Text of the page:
Indiana University Math ClubJekyll2013-11-18T22:13:15-05:00http://www.indiana.edu/~mathclub//Tim Zakianhttp://www.indiana.edu/~mathclub//tzakian@indiana.edu<![CDATA[Sensitive Dependence for Unimodal Maps on the Interval]]>
http://www.indiana.edu/~mathclub//articles/Marlies-Gerber
http://www.indiana.edu/~mathclub//articles/Marlies-Gerber2013-11-20T00:00:00-05:002013-11-20T00:00:00-05:00Tim Zakianhttp://www.indiana.edu/~mathclub/tzakian@indiana.edu<!-- mathjax config similar to math.stackexchange -->
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<p>A function $~f : [a,b] \to [0,1]$ is unimodal if $~f(a) = f(b) = 0$, and
there is a point $~c$ in $~(a,b)$ such that
$~f$ is strictly increasing on $~[a,c]$ and strictly decreasing on
$~[c,b]$. If $~[a,b] = [0,1]$, then we can consider the composition
of $~f$ with itself $~n$ times, and we will denote that by $~f^n$. We can
think of $~f$ as a dynamical system that gives a rule for
how states change after time $~n$. (If the initial state is $~x$, then
after one unit of time, the new state is $~f(x)$, and after two
units of time, it is $~f^2(x)=f(f(x))$, etc. ) One of the features
of a chaotic dynamical system is that for a given initial condition
$~x$, you can find another initial condition $~y$, arbitrarily close to
$~x$, such that after a long period of time $~n$, $~f^n(x)$ and $~f^n(y)$
are far apart. This is called sensitive dependence on initial conditions.
Intuitively, it means that the long-term future
cannot be accurately predicted, because there will always be some errors
in measuring the initial conditions. I will discuss an easily verifiable
condition on the derivatives of $~f$ (in the case of a three times
differentiable unimodal map $~f$) that will guarantee sensitive dependence on initial conditions.
Math M211 is the only prerequisite for this talk.</p>
<p><a href="http://www.indiana.edu/~mathclub//articles/Marlies-Gerber">Sensitive Dependence for Unimodal Maps on the Interval</a> was originally published by Tim Zakian at <a href="http://www.indiana.edu/~mathclub/">Indiana University Math Club</a> on November 20, 2013.</p><![CDATA[Poncelet's Porism]]>
http://www.indiana.edu/~mathclub//articles/Matt-Bainbridge
http://www.indiana.edu/~mathclub//articles/Matt-Bainbridge2013-10-02T00:00:00-04:002013-10-02T00:00:00-04:00Tim Zakianhttp://www.indiana.edu/~mathclub/tzakian@indiana.edu<p>In this talk, Prof. Matt Bainbridge will talk about the <em>Poncelet’s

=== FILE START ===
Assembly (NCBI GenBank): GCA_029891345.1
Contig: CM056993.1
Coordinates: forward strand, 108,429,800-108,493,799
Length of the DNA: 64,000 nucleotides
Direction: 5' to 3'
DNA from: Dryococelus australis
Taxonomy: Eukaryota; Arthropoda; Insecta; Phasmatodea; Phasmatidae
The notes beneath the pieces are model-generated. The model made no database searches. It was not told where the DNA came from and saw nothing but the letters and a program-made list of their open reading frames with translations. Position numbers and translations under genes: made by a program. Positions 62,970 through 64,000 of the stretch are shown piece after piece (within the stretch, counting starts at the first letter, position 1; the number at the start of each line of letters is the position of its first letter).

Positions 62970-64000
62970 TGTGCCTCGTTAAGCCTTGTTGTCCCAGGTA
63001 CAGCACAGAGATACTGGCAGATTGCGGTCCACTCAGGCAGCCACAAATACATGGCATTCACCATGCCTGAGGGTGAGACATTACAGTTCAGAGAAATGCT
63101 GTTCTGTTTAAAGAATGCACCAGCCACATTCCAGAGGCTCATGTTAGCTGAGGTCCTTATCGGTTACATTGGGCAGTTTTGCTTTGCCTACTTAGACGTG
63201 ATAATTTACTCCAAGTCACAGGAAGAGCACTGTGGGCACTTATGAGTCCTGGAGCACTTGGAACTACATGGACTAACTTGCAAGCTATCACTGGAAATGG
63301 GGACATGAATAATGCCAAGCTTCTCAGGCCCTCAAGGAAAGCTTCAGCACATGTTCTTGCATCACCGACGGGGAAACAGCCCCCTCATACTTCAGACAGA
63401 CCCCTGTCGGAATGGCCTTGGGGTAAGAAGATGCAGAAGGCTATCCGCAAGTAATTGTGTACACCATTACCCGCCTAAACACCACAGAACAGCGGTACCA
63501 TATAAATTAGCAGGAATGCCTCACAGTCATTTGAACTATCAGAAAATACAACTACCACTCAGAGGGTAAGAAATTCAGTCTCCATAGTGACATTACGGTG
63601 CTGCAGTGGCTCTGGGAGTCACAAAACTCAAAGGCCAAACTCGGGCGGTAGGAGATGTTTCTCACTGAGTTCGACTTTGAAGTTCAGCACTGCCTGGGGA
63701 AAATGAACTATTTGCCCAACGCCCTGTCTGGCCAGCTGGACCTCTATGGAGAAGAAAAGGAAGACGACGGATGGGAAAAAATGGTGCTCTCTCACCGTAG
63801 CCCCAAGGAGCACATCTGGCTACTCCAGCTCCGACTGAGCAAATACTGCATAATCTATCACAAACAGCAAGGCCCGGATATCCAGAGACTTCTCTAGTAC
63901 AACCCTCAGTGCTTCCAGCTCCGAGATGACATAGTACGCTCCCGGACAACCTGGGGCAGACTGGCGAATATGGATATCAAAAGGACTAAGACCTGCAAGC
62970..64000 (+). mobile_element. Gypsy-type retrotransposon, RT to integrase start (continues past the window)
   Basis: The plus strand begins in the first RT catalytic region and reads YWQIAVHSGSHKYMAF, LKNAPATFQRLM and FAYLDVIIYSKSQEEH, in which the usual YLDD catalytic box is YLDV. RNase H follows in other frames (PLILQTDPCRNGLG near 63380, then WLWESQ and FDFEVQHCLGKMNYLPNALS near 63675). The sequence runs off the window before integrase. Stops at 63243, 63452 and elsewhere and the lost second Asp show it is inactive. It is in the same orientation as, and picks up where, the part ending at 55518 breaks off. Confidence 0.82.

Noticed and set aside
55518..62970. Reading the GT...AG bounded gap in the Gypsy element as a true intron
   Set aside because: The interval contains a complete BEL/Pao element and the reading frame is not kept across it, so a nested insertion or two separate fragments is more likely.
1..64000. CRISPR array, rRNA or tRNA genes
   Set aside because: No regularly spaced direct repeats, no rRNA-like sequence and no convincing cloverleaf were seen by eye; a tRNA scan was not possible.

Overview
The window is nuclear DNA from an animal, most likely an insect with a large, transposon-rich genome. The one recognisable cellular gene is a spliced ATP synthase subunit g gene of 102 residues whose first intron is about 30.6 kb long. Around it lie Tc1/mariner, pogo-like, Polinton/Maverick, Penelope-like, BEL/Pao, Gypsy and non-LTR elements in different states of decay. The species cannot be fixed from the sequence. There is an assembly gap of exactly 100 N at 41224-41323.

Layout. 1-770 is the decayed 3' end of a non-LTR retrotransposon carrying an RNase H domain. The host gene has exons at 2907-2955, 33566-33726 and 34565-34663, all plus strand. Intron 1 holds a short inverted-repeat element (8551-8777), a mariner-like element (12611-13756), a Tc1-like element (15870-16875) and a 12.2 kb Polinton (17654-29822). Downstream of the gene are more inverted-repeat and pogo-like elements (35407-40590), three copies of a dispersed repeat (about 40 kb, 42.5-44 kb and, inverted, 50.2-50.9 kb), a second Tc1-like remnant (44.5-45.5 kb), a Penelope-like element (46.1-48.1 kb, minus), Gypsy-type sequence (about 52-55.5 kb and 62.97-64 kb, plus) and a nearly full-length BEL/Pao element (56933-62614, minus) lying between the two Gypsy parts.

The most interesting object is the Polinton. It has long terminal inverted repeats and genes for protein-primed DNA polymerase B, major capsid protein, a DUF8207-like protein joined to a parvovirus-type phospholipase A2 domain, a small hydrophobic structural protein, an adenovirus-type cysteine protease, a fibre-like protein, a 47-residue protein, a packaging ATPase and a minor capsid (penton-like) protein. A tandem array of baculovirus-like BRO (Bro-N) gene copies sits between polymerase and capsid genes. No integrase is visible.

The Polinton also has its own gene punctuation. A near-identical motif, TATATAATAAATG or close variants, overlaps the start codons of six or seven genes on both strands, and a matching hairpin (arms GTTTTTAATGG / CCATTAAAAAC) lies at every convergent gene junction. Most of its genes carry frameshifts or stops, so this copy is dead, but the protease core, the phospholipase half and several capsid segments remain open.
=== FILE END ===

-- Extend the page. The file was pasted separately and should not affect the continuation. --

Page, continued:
Porism</em>. More specifically, suppose E and F are ellipses in the plane with
E inside F. Poncelet’s Porism says that if there is a single polygon which
is inscribed in F and circumscribed around E, then there are infinitely
many such polygons. In this talk, I’ll give a beautiful proof of this
theorem using some basic (but deep) properties of elliptic curves.</p>
<p><a href="http://www.indiana.edu/~mathclub//articles/Matt-Bainbridge">Poncelet's Porism</a> was originally published by Tim Zakian at <a href="http://www.indiana.edu/~mathclub/">Indiana University Math Club</a> on October 02, 2013.</p><![CDATA[Why finding arithmetic progressions is hard]]>
http://www.indiana.edu/~mathclub//articles/Ciprian-Demeter
http://www.indiana.edu/~mathclub//articles/Ciprian-Demeter2013-09-25T00:00:00-04:002013-09-25T00:00:00-04:00Tim Zakianhttp://www.indiana.edu/~mathclub/tzakian@indiana.edu<p>In this talk, Prof. Ciprian Demeter will talk about finding arithmetic
progressions of prime numbers. More specifically, he briefly explore
the progress of (mathematical) technology over the last
100 years or so that has led to the recent proof that the prime numbers
contain arbitrarily long arithmetic progressions.</p>
<p><a href="http://www.indiana.edu/~mathclub//articles/Ciprian-Demeter">Why finding arithmetic progressions is hard</a> was originally published by Tim Zakian at <a href="http://www.indiana.edu/~mathclub/">Indiana University Math Club</a> on September 25, 2013.</p><![CDATA[Mathematics of CAT scan]]>
http://www.indiana.edu/~mathclub//articles/Jiri-Dadok
http://www.indiana.edu/~mathclub//articles/Jiri-Dadok2013-09-18T00:00:00-04:002013-09-18T00:00:00-04:00Tim Zakianhttp://www.indiana.edu/~mathclub/tzakian@indiana.edu<p>In this talk, Prof. Jiri Dadok will talk about the Mathematics behind the
CAT scan, as well as talking about the history leading up to the
mathematics used. This will include a brief discussion of the Radon and
Fourier transforms.</p>
<p><a href="http://www.indiana.edu/~mathclub//articles/Jiri-Dadok">Mathematics of CAT scan</a> was originally published by Tim Zakian at <a href="http://www.indiana.edu/~mathclub/">Indiana University Math Club</a> on September 18, 2013.</p><![CDATA[The Music of Triangles]]>
http://www.indiana.edu/~mathclub//articles/Chris-Judge
http://www.indiana.edu/~mathclub//articles/Chris-Judge2013-09-11T00:00:00-04:002013-09-11T00:00:00-04:00Tim Zakianhttp://www.indiana.edu/~mathclub/tzakian@indiana.edu<p>In this talk, Prof. Chris Judge will talk about what sorts of sounds a
vibrating triangle can make. He will also set out to say what its `pure
tones’ are and how the answers depend on the shape of the triangle.
He will also discuss some partial answers to these <em>mathematical</em> questions.</p>
<p><a href="http://www.indiana.edu/~mathclub//articles/Chris-Judge">The Music of Triangles</a> was originally published by Tim Zakian at <a href="http://www.indiana.edu/~mathclub/">Indiana University Math Club</a> on September 11, 2013.</p>